Justice League: War (Blu-ray Review)

Justice League: War

Justice League: War is the first “new 52” DC original animated movie, and although I don’t care for those relaunched comics, I found the story of the Justice League first assembling kind of fun. It’s fast-paced, with plenty of suspense and excitement. Instead of wondering “when is this gonna be done?”, as I have with some of the past DC movies, this kept my interest, with the exception of the lengthy battle finale.

It starts with Batman (voiced by Jason O’Mara) and Green Lantern (Justin Kirk) meeting while chasing a Parademon, one of Darkseid’s animalistic minions (which appear to be robots here, which probably helps with the rating, since so many of them get cut up or destroyed). The banter is actually funny, especially since Batman treats GL as an amateur. There’s almost a Marvel-esque “fight, then team up” approach to the first meetings, particularly during the encounter with a young, cocky Superman (Alan Tudyk; one of the previous Supermen, George Newbern, is instead voicing Steve Trevor).

Batman in Justice League: War

You should worry if Batman smiles at you like this.

Barry Allen (Flash, Christopher Gorham) is a CSI scientist, Vic (called “Victory”) Stone (who becomes Cyborg, Shemar Moore) is a football player, and Wonder Woman (Michelle Monaghan) is facing protestors. They went a bit overboard with her “new to the world” enthusiasm, and she swings the sword around too often, but I think that’s accurate to the comics. The new WW is a bit more bloodthirsty than the “warrior for peace” I remember. Causing problems anywhere she goes is a realistic response, anyway.

I still can’t get used to Superman’s new duds, particularly the collar and the weird angular belt, nor Wonder Woman’s catsuit (which looks to me like she’s going to compete in the Aerobic Olympics). And I’ve never really cared for Darkseid (Steve Blum) as a big bad guy, but they did a nice job working Cyborg’s origin in with his attempted invasion of earth.

Justice League: War

These characters seem like they’ve been redone for the modern era, both plusses (more realistic motivations and youthful personalities) and minuses (goofy faux-armor costumes). The animation is not outstanding or impressive, but it’s workable and carries the necessary emotions for the story. Some will bemoan that GL gets more wisecracks than Flash does, but historically, they’re basically the same character, so that change didn’t bother me much. What bothered me more is Captain Marvel saying “Shazam” when he introduced himself — for one thing, nothing happened!, and for another, it’s a stupid name.

If I’d have made this movie, I’d have had fewer battle scenes, more with the various heroes, new to each other, interacting, but I know the general perception of superheroes is that we need to see them fight a lot. Still, Darkseid should be above reducing everything to a fistfight.

One thing I really appreciate about the greater Hollywood interest in the DC library of characters is that they pay attention to making the team more than a bunch of white guys. I’d have liked to have seen John Stewart instead of Hal Jordan, but Cyborg is an interesting character with a richly dramatic background that helps in that regard. I’d have gone with Aquaman, though, instead of Captain Marvel, who only appears over a half-hour into the 80-minute film. They kept his characterization as a kid in a hero’s body, though, which was nice, even if his lightning powers are new to me.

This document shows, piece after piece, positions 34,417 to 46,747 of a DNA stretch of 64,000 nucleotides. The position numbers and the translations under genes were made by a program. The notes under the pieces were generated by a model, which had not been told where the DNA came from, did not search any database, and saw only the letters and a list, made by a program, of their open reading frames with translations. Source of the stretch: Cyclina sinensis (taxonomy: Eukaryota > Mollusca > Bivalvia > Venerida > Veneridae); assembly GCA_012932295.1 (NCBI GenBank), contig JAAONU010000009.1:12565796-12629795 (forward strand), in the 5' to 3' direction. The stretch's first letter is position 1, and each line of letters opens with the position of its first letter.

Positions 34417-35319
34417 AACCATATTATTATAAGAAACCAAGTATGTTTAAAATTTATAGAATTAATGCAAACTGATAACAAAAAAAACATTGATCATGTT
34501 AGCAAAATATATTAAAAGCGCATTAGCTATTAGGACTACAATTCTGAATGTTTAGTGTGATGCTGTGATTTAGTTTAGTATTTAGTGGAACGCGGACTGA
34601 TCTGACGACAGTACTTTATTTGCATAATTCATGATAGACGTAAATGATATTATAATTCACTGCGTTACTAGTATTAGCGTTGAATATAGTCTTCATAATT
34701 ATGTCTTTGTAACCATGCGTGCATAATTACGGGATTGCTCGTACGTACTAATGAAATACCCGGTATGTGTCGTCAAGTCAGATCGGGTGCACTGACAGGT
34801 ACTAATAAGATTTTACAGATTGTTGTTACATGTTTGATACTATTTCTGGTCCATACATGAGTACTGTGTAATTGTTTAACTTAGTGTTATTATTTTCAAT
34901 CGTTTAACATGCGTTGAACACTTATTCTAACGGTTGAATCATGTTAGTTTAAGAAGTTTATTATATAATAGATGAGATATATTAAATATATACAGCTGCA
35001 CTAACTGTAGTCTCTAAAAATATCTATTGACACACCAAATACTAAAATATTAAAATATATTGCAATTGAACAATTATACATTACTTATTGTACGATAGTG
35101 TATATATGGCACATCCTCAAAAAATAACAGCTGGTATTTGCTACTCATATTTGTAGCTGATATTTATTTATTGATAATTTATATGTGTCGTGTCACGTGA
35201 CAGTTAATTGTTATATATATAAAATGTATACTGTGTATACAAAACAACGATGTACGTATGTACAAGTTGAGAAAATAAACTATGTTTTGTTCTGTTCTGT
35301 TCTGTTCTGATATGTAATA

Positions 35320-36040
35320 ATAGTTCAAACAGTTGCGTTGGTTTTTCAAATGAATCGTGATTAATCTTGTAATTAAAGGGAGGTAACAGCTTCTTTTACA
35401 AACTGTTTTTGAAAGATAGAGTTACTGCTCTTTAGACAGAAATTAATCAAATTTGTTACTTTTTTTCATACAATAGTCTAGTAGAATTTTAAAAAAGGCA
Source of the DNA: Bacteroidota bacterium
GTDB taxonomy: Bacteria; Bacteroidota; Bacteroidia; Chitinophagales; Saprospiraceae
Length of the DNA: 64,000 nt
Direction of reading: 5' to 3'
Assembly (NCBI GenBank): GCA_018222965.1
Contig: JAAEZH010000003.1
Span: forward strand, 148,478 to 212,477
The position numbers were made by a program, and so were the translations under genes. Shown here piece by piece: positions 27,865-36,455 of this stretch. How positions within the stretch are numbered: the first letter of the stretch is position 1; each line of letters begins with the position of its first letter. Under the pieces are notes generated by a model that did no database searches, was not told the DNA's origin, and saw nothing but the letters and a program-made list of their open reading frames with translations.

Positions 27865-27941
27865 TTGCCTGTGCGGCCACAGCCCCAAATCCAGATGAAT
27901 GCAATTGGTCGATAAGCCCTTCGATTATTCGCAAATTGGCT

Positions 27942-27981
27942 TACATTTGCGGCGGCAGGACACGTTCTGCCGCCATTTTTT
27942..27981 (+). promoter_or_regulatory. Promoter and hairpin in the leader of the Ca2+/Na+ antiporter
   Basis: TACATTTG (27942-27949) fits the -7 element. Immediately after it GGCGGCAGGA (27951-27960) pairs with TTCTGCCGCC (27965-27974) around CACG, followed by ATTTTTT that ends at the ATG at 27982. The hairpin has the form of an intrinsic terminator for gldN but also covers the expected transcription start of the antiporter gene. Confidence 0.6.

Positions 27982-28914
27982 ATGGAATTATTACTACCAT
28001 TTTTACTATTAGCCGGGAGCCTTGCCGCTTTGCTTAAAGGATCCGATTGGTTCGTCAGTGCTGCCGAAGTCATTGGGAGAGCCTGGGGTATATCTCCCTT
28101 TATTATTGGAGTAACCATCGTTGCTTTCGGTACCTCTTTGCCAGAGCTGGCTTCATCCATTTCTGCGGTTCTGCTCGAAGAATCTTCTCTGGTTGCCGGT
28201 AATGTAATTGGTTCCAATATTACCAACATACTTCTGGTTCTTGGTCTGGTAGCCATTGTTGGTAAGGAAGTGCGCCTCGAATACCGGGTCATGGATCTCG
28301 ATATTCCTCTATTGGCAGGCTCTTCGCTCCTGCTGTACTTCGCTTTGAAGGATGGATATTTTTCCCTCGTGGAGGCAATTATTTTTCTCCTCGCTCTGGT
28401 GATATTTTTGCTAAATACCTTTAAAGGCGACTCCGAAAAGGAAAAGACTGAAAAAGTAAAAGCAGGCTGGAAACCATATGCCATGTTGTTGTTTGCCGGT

The movie is rated PG-13 for violence (duh) and the occasional bad (S-)word. It’s not aimed at adults, though, since they’d require a more sophisticated plot and would probably like a less choppy animation style. Older teens may find it a blast. They’ll likely find the personalities of the heroes, all somewhat juvenile and pouty, easier to relate to, too.

Special Features

In addition to the Blu-ray, due out February 4, there’s a single-disc DVD edition. The two-disc DVD version, with special features, will be available March 18. (Warner tends to delay that version, I’m assuming to drive Blu-ray sales.)

“Deconstructing War With Jay Oliva and Jim Lee” is 21 minutes where the two creators — Oliva directed the movie based on the comic Lee illustrated — discuss clips from the movie, comparing them to the print source, including their attempts to portray a “badass” Superman. They also address the question as to why Aquaman was replaced with Shazam.

“Creating Heroes: The Life and Art of Jim Lee” (Blu-ray only) runs 37 minutes and will be of great interest to those who think his work is amazing.

“Justice League: War Act D — From Animatic to Pencil Test” (Blu-ray only) is 24 minutes that goes into depth on the animation process. Unless you’re an artist, you may find this more information than you need.

A nine-minute sneak peek at Son of Batman shows some of the actors and creators working on the next DCU animated film.

The four vintage cartoons from the DC Vault (Blu-ray; DVD has 2) are

  • Justice League Unlimited “The Destroyer”
  • Batman: The Brave and the Bold “The Malicious Mr. Mind!”
  • Young Justice: Invasion — Destiny Calling Episodes 1 and 2

(The studio provided a review copy.)


Leave a Reply

Your email address will not be published. Required fields are marked *